No, responds Timothy Paul Jones. Read his article, linked to above, if you are interested in the subject. It’s well worth your reading time. He concludes with some excellent advice:
What should you do the next time someone pulls out a pagan parallel?
(1) Locate the primary source. With the rarest of exceptions, the primary sources — that is to say, the actual ancient texts that describe the pagan practices — do not include any real parallels to the New Testament.
(2) Determine whether the supposed parallel precedes or succeeds the New Testament. Every text in the New Testament was in circulation no later than the late first century A.D. If the pagan parallel is from a text that was written later than the first century A.D., the New Testament writers obviously couldn’t have borrowed their information from that text.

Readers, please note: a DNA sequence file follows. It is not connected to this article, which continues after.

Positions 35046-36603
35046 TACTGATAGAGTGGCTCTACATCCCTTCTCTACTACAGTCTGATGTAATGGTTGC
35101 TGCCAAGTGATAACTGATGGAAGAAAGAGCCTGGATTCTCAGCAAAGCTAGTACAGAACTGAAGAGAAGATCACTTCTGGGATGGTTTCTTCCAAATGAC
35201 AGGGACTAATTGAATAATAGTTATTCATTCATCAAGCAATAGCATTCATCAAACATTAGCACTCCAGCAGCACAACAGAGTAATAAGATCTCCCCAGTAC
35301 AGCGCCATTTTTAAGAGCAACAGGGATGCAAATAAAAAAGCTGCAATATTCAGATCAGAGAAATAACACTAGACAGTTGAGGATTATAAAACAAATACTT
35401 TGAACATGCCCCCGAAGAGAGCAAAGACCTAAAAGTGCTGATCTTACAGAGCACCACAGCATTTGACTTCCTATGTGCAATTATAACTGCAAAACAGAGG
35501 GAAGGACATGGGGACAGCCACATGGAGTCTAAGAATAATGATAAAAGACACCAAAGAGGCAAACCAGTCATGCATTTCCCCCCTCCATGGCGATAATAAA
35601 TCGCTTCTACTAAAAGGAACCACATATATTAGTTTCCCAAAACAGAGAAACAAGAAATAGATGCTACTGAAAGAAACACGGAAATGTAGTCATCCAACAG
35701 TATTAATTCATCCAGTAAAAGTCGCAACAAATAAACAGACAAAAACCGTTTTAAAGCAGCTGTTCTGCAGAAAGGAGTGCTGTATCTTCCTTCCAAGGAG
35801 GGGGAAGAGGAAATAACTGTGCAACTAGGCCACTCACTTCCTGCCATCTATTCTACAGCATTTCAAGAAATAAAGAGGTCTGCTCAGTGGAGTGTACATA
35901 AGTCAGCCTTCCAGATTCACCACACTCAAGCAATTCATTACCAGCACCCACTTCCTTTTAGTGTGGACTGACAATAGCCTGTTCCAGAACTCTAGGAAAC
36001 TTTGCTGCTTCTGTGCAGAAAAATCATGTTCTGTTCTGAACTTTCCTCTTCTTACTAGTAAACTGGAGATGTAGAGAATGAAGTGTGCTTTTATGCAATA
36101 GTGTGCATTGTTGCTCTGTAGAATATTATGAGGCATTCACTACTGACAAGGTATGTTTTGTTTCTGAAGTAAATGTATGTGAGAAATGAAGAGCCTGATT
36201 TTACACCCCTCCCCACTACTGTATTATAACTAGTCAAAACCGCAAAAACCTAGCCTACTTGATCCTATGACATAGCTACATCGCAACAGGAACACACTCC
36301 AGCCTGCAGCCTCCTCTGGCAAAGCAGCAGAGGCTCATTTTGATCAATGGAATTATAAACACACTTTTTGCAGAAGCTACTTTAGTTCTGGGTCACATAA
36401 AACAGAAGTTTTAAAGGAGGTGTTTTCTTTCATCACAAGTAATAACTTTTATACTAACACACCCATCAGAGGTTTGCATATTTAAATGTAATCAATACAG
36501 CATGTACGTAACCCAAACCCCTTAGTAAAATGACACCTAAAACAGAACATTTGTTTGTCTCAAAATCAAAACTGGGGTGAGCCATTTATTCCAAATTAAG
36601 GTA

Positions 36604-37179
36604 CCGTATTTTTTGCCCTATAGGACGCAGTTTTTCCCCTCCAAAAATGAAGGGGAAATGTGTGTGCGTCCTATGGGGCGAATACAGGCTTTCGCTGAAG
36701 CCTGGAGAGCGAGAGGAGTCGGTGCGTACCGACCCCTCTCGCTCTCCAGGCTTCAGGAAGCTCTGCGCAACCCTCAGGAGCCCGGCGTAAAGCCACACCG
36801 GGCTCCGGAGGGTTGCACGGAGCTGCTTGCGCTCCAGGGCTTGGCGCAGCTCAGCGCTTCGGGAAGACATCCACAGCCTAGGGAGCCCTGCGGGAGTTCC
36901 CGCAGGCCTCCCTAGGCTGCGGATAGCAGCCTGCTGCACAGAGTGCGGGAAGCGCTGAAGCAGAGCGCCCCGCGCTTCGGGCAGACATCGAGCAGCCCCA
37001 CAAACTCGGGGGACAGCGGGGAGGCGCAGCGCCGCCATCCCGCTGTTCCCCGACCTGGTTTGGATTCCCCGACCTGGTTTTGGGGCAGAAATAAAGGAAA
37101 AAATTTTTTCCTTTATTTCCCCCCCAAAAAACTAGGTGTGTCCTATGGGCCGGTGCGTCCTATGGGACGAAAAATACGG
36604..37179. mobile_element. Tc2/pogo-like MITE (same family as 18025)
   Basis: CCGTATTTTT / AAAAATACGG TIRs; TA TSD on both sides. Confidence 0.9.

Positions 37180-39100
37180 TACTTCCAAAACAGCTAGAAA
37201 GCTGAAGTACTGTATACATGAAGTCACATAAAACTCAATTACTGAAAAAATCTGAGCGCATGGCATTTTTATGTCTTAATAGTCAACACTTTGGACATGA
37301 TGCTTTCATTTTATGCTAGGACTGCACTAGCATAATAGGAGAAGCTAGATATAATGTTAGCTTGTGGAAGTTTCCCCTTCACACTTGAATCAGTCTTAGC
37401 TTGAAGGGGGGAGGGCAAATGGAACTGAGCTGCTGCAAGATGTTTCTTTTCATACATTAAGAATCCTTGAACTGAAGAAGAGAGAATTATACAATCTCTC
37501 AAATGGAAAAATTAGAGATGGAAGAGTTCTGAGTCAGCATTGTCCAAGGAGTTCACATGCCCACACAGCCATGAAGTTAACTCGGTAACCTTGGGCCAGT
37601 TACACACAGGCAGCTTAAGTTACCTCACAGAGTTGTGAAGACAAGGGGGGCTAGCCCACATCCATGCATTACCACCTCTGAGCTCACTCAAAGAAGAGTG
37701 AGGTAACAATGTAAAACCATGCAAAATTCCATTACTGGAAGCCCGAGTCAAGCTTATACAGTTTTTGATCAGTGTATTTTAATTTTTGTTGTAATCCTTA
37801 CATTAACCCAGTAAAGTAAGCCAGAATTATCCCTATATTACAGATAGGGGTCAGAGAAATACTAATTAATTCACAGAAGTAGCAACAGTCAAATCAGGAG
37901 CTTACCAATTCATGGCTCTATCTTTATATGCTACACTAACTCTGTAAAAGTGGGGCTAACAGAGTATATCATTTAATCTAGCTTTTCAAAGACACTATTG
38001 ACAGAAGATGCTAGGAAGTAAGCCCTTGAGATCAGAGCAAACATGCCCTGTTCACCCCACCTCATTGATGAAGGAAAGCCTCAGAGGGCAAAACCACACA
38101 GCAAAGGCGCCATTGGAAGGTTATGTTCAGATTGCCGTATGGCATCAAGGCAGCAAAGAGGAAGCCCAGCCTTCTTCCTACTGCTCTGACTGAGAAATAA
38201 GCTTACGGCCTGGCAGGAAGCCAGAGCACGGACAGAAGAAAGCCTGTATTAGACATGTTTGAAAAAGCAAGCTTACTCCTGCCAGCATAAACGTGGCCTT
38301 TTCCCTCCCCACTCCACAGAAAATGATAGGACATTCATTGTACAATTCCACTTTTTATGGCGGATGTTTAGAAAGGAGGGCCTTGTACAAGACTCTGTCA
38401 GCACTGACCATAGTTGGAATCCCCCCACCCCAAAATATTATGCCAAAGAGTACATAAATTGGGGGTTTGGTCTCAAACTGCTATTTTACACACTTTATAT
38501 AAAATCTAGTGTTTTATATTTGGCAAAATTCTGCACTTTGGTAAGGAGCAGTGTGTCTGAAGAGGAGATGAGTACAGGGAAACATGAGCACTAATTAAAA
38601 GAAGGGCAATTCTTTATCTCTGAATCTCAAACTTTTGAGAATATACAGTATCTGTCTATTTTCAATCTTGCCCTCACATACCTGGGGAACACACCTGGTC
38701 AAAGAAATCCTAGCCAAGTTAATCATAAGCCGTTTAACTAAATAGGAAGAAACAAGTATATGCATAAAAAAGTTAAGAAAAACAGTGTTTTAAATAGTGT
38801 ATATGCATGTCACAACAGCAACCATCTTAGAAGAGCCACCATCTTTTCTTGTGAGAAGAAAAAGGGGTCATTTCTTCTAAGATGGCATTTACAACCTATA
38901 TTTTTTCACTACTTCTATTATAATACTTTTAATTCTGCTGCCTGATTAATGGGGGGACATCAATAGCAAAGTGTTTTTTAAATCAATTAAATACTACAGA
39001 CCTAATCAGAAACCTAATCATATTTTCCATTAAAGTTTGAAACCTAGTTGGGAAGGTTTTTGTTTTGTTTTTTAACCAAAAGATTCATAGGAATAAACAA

(3) Determine whether the supposed pagan parallel connects to the New Testament or to later Christian traditions. Connections between pagan practices and later patterns in Christian worship or holiday celebrations may be interesting — but these links have nothing to do with whether the New Testament accounts of the life of Jesus are historically accurate.